Why is Verizon Wireless Interested in uCPE?
By Tomas Hedqvist
By Tomas Hedqvist
Verizon Wireless recently certified a universal customer premises equipment (uCPE) solution based on Enea NFV Access and Lanner's L-1515 white box . Why is the world's largest mobile operator interested in enterprise networking equipment such as uCPE? What is the connection with mobile services?
Just the fact that Verizon has certified this solution tells us something about the adoption of uCPE: more and more systems integrators and service providers discover the benefits of virtualizing customer premises equipment such as SD-WAN, routers and firewalls and consolidate them on a single whitebox. The uCPE is flexible and open, making it easy to update, change and modify the functionality through centrally managed software. No rip-and-replace or re-wiring to install a new appliance or add a new service, just automation and on-demand deployment. What's there not to like? Verizon obviously sees a bright future for the uCPE and an opportunity to add more subscribers to its mobile services through uCPE, but how?
To understand that we need to start with the use case. While any kind of customer premises equipment including firewalls, routers, and load balancers can be virtualized on a uCPE, the application behind most uCPE deployments so far has been SD-WAN. Without going into detail over SD-WAN, one of its many benefits is that it lets us use a mix of transport links, replacing (or at least reducing the dependence on) expensive MPLS with broadband connections and 4G LTE. Using intelligent traffic steering, the SD-WAN application dynamically uses the available transport links to ensure consistent performance and availability to business applications.
So there you have it: 4G LTE adds an omnipresent and reliable link to the WAN transport mix, connecting uCPE-enabled branches to an enterprise network and to the Internet.
We can see two main scenarios for when we should consider 4G LTE. The first is when we need a back-up link for failover. While we can arrange redundancy through multiple wired connections, a 4G LTE mobile link is more resilient. Besides providing failover, the back-up link can also provide extra capacity during peak-hours.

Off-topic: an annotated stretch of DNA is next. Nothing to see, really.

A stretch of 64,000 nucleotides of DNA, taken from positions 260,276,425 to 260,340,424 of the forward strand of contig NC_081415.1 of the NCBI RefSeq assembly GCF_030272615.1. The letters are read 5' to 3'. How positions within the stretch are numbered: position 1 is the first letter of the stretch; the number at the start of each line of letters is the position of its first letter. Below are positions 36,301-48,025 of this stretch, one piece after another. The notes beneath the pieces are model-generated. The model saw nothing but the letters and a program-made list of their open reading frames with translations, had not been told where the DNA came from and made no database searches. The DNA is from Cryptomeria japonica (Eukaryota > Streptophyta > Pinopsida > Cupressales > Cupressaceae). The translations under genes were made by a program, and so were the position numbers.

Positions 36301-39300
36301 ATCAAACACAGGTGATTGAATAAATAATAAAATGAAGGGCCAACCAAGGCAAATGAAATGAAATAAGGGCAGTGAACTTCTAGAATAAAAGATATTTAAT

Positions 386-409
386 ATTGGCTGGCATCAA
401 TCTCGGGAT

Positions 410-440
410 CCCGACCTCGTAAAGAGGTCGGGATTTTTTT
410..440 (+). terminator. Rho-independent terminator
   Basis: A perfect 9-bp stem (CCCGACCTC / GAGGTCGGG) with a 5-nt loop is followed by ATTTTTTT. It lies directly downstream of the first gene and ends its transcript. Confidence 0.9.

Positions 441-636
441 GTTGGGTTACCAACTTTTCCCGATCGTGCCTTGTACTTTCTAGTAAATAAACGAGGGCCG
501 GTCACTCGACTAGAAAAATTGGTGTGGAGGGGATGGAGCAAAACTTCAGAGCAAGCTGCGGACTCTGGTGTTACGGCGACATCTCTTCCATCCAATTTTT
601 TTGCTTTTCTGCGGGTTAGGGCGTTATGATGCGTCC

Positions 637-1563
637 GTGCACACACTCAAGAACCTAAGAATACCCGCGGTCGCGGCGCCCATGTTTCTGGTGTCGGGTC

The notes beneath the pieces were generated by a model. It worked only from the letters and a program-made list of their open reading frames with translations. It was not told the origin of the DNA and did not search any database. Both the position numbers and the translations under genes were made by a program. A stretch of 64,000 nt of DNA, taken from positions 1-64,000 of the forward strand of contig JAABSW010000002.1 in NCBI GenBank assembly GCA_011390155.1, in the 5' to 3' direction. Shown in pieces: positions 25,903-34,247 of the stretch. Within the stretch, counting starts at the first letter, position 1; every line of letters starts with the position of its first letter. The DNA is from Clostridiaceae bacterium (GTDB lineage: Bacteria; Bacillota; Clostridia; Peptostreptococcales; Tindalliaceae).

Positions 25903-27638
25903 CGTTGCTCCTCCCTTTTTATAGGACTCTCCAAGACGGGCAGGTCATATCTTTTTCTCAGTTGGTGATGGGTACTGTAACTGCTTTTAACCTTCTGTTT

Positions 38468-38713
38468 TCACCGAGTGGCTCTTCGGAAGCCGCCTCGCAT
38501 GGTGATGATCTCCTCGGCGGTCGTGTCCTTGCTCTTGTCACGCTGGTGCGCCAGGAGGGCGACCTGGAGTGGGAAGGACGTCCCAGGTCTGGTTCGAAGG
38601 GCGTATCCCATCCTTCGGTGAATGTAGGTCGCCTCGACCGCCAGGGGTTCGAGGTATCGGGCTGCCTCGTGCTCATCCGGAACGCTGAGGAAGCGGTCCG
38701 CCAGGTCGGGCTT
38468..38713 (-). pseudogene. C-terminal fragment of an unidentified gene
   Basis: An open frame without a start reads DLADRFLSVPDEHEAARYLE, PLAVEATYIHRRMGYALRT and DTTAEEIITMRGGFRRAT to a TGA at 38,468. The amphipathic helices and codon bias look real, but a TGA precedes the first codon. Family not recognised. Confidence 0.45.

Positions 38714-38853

The second scenario is when we don't have a wired connection available at all. 4G LTE provides enough bandwidth to support small and even mid-sized branches, and since most 4G LTE modules have two or more SIM slots, we can still have redundant links.
But why 4G LTE and not 5G then? 4G LTE already reaches 80 percent of the world's population and is believed to reach 90 percent in 2025, while 5G is only beginning to be deployed and will reach 55 percent that same year (according to Ericsson Mobility Report ). 4G LTE is by no means an old technology; it continues to evolve and increase its bandwidth. That said, 5G will definitely be an option for enterprise networking in locations where it is available, for example to replace cables with fixed wireless access (FWA) and leverage the speed and low latency 5G is meant to provide.
Verizon focuses on the technology with the largest reach and availability in their certification program. 4G LTE-enabled equipment can be certified through Verizon's "Open Development" program to ensure it is "network ready", e.g. meets Verizon's standards and requirements. By working with already certified equipment, system integrators and service providers can drastically reduce both certification costs and the time it takes to get a solution ready for deployment.
When Verizon Wireless opens up for certification of uCPE solutions, they do it in hope of adding more subscribers to their mobile services. And as uCPE is rapidly being recognized as a future-proof and flexible bridgehead at the customer premises, they for sure want a piece of that pie.